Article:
The financial watchdog should have the power to strip ill-gotten profits from businesses the same way drug dealers have the fruits of their crimes seized by the Australian Federal Police.
And the fines that are handed down should be three times as large, so that
the penalty proportionally reflects the illegal conduct.
These are the key recommendations made by a high-profile task force that
has spent a year reviewing the Australian Investment and Securities
Commission's (ASIC) disciplinary powers, before publishing their findings
in a paper titled Strengthening penalties for corporate and financial sector misconduct.
The proposed introduction of 'disgorgement
powers' for civil breaches would allow ASIC to strip away the
profit made from conduct deemed illegal. Currently there is no such mechanism ASIC can use for civil breaches. This
strikes a stark contrast against the penalties of criminal cases, where the
Australian Federal Police can recover proceeds or benefits arising from
offences – even those that are only alleged.
Other countries already have bodies with these powers, says the report, including the
Market Misconduct Tribunal in Hong Kong, the Financial Conduct Authority in
the United Kingdom, and the Securities and Exchange Commission in the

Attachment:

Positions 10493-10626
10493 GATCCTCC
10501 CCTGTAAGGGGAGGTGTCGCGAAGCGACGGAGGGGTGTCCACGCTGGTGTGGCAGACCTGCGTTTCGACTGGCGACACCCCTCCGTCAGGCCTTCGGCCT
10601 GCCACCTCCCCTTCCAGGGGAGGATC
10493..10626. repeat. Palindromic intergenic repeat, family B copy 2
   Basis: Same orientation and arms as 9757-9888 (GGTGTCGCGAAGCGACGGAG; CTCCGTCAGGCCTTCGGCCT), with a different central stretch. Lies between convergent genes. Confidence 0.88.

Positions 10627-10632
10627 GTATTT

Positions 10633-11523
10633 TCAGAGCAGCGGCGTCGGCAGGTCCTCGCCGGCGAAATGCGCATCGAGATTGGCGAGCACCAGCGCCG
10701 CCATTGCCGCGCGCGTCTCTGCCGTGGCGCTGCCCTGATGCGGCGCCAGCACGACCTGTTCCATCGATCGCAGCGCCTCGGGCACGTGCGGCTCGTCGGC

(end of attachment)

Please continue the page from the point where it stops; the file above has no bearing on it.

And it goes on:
The money recovered would be directed to compensation funds for victims, or to education or advocacy programs for investors and consumers. Or it could be absorbed by the relevant government.
Disgorgement powers would be introduced alongside revised
penalties, which in their current form were described in earlier reports as "inadequate" and "too
low to act as a 'credible deterrent'".
The penalties listed under the Corporations Act, for instance, have not
been updated since it was enacted in 1993.
The task force is calling for the maximum penalty paid under the
Corporations Act to increase from $1 million to $2.65 million. Alternatively, businesses could face a fine three times as much as they made from the breach,
or 10% of their annual turnover.
Jail times will almost double for the majority of offences under
the Act, often from terms of five years to ten.
Kelly O'Dwyer, Minister for Revenue and Financial Services, says the
government is committed to improving outcomes for consumers and investors
and a strong penalty framework plays a crucial part.
"The task force process will help to ensure that ASIC has the right tools to
combat corporate and financial sector misconduct and to protect consumers," she says.
The government will continue to accept submissions for consultations until
17 November, with the task force expected to provide its recommendations at
the end of November.